What is acupuncture?
Acupuncture is a branch of traditional medicine that has been practised in China and the Far East for thousands of years. It has been developed, tested, researched and refined over this time into a treatment option accessed by increasing numbers of patients in the West. Without the benefit of modern scientific equipment, the first acupuncturists discovered many now familiar aspects of biomedical science.
A growing body of evidence-based clinical research is discovering how the body responds to acupuncture and its benefits for a wide range of common health conditions. Many people have acupuncture to relieve specific aches and pains such as osteoarthritis of the knee, headaches and low back pain; others come for common health problems like IBS, while some people come because they are stressed or dealing with intense emotions. Other people choose acupuncture when they can feel their bodily functions are out of balance but have no obvious medical diagnosis. Many also have regular treatments simply because they find it beneficial and relaxing.
The focus for a traditional acupuncturist is on the patient as an individual and not just their specific illness, and all symptoms are seen as part of an interconnected pattern. Treatment involves the insertion of very fine needles into specific points which are said to affect the flow of your body’s qi, or vital energy. On-going research and study suggests what many practitioners already know: that inserting needles into the channels (or meridians) affects beneficial change within the human body.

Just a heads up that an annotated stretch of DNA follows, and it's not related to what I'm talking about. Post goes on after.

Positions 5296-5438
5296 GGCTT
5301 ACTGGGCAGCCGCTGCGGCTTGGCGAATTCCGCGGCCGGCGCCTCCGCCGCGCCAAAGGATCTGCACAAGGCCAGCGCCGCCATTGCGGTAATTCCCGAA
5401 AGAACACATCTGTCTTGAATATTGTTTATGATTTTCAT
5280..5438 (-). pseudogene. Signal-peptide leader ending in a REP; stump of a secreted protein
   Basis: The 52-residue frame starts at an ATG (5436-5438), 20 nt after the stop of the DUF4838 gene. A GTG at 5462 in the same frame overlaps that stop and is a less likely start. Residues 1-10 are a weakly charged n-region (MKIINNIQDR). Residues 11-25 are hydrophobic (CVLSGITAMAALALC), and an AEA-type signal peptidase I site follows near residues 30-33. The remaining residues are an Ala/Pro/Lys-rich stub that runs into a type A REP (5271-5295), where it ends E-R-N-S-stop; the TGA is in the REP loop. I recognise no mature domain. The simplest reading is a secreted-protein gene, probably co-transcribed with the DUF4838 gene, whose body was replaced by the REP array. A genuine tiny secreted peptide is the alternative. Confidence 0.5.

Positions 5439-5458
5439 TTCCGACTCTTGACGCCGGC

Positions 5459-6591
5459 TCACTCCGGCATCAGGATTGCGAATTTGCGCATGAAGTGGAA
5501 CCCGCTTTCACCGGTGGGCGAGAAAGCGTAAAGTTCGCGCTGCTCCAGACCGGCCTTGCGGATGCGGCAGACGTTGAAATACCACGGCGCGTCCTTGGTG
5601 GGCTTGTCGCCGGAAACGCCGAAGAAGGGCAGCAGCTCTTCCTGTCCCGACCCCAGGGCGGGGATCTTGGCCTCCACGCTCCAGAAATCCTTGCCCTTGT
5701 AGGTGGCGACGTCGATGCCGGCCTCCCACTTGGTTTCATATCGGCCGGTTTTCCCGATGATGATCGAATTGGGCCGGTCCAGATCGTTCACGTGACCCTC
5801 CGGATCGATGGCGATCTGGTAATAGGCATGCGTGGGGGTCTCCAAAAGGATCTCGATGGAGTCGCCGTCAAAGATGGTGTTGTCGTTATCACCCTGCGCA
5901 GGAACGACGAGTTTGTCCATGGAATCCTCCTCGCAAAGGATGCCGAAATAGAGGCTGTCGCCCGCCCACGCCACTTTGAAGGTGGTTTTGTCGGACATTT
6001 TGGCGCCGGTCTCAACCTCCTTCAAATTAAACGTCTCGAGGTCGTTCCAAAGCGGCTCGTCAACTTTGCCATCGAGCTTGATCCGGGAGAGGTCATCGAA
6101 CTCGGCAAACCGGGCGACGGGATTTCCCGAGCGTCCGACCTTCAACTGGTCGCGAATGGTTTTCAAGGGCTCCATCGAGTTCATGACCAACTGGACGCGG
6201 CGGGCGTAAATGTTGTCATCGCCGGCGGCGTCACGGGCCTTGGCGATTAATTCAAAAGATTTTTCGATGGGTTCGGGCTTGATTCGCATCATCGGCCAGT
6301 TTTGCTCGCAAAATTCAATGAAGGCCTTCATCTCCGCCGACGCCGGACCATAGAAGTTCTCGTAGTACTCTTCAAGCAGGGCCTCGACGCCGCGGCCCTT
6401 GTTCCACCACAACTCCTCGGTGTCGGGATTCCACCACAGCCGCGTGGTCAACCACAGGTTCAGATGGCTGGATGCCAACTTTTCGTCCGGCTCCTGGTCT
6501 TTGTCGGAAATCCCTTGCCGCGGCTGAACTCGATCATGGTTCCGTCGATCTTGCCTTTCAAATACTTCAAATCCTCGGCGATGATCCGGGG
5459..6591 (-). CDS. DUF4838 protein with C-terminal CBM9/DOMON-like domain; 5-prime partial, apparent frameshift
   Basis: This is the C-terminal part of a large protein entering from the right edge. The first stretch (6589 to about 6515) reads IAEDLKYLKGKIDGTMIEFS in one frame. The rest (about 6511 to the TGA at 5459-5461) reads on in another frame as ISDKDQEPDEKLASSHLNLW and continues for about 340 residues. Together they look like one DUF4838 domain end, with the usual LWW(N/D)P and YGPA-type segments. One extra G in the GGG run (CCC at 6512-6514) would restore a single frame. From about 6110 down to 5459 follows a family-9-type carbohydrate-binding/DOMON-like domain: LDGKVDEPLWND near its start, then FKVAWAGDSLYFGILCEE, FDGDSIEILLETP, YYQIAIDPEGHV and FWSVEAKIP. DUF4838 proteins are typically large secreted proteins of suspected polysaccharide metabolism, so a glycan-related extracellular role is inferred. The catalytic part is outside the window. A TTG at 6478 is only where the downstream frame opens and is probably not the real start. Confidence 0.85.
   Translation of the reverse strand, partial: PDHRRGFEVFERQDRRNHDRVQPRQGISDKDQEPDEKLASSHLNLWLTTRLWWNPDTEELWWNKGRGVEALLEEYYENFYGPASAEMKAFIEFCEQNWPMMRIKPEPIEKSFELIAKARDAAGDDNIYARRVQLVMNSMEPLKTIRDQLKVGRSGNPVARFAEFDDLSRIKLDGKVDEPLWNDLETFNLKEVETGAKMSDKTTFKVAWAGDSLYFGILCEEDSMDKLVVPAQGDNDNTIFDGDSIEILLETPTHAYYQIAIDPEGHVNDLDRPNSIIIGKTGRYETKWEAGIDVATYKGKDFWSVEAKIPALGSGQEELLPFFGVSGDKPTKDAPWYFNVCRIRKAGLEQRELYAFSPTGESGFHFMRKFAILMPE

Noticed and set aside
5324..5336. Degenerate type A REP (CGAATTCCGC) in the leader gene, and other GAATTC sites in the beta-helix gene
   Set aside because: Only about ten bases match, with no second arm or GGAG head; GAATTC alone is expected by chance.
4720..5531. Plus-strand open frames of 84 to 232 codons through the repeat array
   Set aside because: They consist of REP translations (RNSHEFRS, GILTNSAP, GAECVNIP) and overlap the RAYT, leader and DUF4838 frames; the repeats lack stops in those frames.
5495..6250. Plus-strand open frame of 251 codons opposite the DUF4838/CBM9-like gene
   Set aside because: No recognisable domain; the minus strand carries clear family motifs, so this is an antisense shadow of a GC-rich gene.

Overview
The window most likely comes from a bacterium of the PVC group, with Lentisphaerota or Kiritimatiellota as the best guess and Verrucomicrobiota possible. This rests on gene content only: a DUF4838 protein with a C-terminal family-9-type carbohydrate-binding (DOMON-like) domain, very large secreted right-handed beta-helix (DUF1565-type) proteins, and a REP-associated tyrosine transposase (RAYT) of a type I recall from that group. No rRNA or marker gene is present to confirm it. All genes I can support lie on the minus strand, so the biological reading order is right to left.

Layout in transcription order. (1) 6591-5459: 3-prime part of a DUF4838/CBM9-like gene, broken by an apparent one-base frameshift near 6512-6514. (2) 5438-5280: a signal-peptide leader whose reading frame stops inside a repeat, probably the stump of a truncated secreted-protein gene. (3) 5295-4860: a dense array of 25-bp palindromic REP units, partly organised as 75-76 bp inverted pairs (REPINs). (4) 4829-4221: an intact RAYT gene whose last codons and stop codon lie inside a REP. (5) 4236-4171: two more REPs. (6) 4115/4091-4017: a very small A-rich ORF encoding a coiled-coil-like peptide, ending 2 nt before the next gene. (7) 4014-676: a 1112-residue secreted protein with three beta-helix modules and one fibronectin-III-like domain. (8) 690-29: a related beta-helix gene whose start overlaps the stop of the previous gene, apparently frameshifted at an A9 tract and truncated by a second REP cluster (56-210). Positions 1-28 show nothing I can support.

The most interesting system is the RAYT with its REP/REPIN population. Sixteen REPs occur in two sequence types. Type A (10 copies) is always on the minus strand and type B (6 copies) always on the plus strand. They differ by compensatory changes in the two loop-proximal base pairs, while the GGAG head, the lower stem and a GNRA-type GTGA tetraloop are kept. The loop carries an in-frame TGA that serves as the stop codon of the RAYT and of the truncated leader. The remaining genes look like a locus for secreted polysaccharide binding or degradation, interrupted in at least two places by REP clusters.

What to expect when you come for acupuncture
Your initial visit will take up to an hour and a half and consists of a personal and medical consultation covering your family history, lifestyle, systems functions (eg. sleep, appetite) and full details of your current complaint/s and any test or investigations that you have had. You will also have the opportunity to discuss in complete confidence any concerns or troubles you may currently be dealing with. After your consultation I will carry out a number of short non-invasive physical diagnostic tests including pulse taking, abdominal palpation and temperature distribution. In most cases, this is then followed by your first treatment. Subsequent appointments take up to an hour, and include discussion of your progress and your treatment to date.
What does acupuncture feel like?
Many patients are concerned that acupuncture may be painful but as the needles are flexible and about as thick as two human hairs there is usually only a very slight sensation as it enters the skin. Sometimes patients also feel a dull ache on the acupuncture point but this also only lasts for a few seconds and is generally not considered to be uncomfortable. Many find acupuncture relaxing and feel very calm after a treatment; you may also feel a little tired or sleepy so if possible, try to arrange for your first session for a relatively restful and quiet day.